As the afternoon wears on, a string of customers files into the store. They grab milk or bread or beer and greet Cruel and her son by their first names. Cruel’s husband first set up shop 29 years ago—just after the riots that are often cited as the beginning of Columbia Heights’ downfall. Cruel, who says her ties in the community will make up for whatever business she loses to fancier new developments, says she’s still planning to be there to watch the new neighborhood grow. Of course, if those new developments also bring fancier new residents with them, it’s unclear how much Cruel’s community ties will mean.
Unfortunately for Cruel’s customers and many of Columbia Heights’ other current residents, the very development that they’ve clamored for may drive them right out of the neighborhood.
Dorn McGrath, professor of urban and regional planning at George Washington University, says that Metro’s economic-development record has historically been unpredictable. When the Orange Line came to Benning Road, not much spinoff development came with it. But after the Green Line construction at U Street, the block around the station soon became a hot spot for District nightlife. McGrath says that it’s all a matter of location—and because Columbia Heights is almost exactly in the center of the city, it has great potential for developers. Development “moves everything up a notch,” says McGrath. “Everybody wants the neighborhood to improve…but it’s like throwing a pebble into a pond: The waves spread out and touch everything.”
Chief among those slated to be touched are Columbia Heights’ poor Latino residents and the mom-and-pop businesses they patronize. When rising residential rents start to erode the stores’ customer base, the clock will begin ticking. “I don’t have anything against [development],” says Fernando Lemos, who heads Mi Casa, a nonprofit that develops housing for poor immigrants. “But you have to protect [small businesses].”
In the 1400 block of Park Road, an enclave of Latino and Asian merchants has managed to avoid the commercial cataclysm that has hit the rest of Columbia Heights. Feeding mostly off nearby foreign-born populations, many of these immigrant businesses have been able to survive even as traffic from outside Columbia Heights declined. Though Park Road’s dingy storefronts don’t exactly evoke Fresh Fields, there are also very few boarded up along the strip.
Many Latino entrepreneurs in the area are either unaware of the impending changes or simply not paying much attention to them. “I heard about [meetings], but I couldn’t make it,” says Neftalis Ramon, manager of Los Hermanos, a grocery store on Park Road. Sitting behind a cash register, Ramon says that he doesn’t expect the new businesses to affect his small grocery.
Anna Unana, who manages the Park Road Waffle House—which, incidentally, doesn’t serve waffles—asserts that many of the businesses cater to specific ethnic markets and won’t be duplicated by the new development. “I think once construction is finished, everything should pick back up,” says Unana, standing behind the sit-down counter at the restaurant. Her menu is all in Spanish, which is fine with today’s entirely Latino clientele.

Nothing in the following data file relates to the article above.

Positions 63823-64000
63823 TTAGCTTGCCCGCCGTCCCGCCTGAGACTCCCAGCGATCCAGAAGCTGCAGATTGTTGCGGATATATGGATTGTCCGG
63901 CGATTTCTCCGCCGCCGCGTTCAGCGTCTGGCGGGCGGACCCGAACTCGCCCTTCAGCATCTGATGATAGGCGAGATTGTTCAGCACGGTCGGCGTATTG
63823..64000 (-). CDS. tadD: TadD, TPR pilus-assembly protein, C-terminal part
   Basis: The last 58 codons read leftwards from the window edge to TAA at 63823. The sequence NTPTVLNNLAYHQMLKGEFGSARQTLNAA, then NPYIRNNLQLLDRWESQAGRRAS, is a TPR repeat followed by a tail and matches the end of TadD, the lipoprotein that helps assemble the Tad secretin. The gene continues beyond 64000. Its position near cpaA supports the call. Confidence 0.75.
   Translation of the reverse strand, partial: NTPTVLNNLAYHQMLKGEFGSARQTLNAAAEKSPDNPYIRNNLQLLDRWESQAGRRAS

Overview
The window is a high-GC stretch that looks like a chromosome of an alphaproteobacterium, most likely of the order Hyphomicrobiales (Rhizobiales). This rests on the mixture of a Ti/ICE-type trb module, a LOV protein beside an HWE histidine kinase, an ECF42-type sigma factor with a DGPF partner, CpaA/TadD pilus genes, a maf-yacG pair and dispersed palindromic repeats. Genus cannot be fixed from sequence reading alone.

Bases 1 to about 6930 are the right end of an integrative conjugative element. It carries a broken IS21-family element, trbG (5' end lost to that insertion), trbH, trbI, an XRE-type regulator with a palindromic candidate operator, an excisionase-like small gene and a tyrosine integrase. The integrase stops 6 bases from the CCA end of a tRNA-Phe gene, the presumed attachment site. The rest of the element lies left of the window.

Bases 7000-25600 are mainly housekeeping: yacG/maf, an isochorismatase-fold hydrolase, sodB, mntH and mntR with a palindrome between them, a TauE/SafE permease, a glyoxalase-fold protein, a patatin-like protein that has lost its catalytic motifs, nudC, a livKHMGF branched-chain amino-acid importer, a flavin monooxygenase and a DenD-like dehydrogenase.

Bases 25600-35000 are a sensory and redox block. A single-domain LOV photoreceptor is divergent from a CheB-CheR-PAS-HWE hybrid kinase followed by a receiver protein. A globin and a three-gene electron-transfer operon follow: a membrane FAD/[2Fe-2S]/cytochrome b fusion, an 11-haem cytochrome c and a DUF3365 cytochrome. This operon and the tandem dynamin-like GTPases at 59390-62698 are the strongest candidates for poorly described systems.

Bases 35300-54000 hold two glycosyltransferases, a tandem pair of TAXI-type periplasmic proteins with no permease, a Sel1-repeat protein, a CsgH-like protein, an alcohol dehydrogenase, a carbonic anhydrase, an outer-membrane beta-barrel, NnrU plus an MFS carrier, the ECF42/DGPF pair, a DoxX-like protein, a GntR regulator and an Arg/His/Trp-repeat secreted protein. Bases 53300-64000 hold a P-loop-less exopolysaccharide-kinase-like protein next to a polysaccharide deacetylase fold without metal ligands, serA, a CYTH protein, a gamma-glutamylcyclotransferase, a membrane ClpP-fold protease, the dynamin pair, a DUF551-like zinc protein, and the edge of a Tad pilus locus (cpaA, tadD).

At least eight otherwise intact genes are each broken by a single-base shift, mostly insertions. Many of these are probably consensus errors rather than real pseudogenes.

But McGrath says the accompanying development could spell the end of many of Park Road’s small businesses. “They’ll probably disappear,” he predicts. “The clientele will move out, and the businesses will disappear. The rent will go up, and they’ll probably have to move.”
Lemos says the process has already begun: “Rent is already going up in the area. Most of the small businesses are supported by the community. When you displace residents, the businesses disappear. It’s simple economics.” Lemos is afraid that many Latino merchants—who live in an insular, Spanish-speaking community—have little concept of the changes that are in store.
The perilous future of Columbia Heights’ local businesses has sparked charges that area advisory neighborhood commission (ANC) and development representatives did not consult enough with local merchants. “I’m sure that [community representatives] that did this work could point to two or three people they talked to,” says B.B. Otero, founder of the Calvary Bilingual Multicultural Center. “But in terms of broad consultation of the immigrant community, I don’t think it was there.”
ANC commissioners and developers say that they have made overtures to the immigrant community, inviting merchants to meetings and explaining the changes that would soon engulf the neighborhood. “The ANC had a town hall meeting in April,” says Valerie Mitchell Sigwalt, vice chair of ANC 1A. “And we had translators there.”
Merchants and activists alike say they would like to see Columbia Heights maintain an ethnic and economic blend. Moore, for instance, says that he hopes to convince many of the local merchants to move into some of the new store spaces that will be created by development. But there is a sense among all parties that they are dealing with forces beyond their control. As much as Moore says he’d like Columbia Heights to still be Columbia Heights, he also says if the incomes of local residents don’t rise they almost certainly will be pushed out. “The incomes have to improve. Education has got to improve” in order for low-income residents to remain in Columbia Heights, Moore says.
“We know how to redevelop a neighborhood,” adds Moore. “We just don’t know how to revitalize it for the people that live there.” CP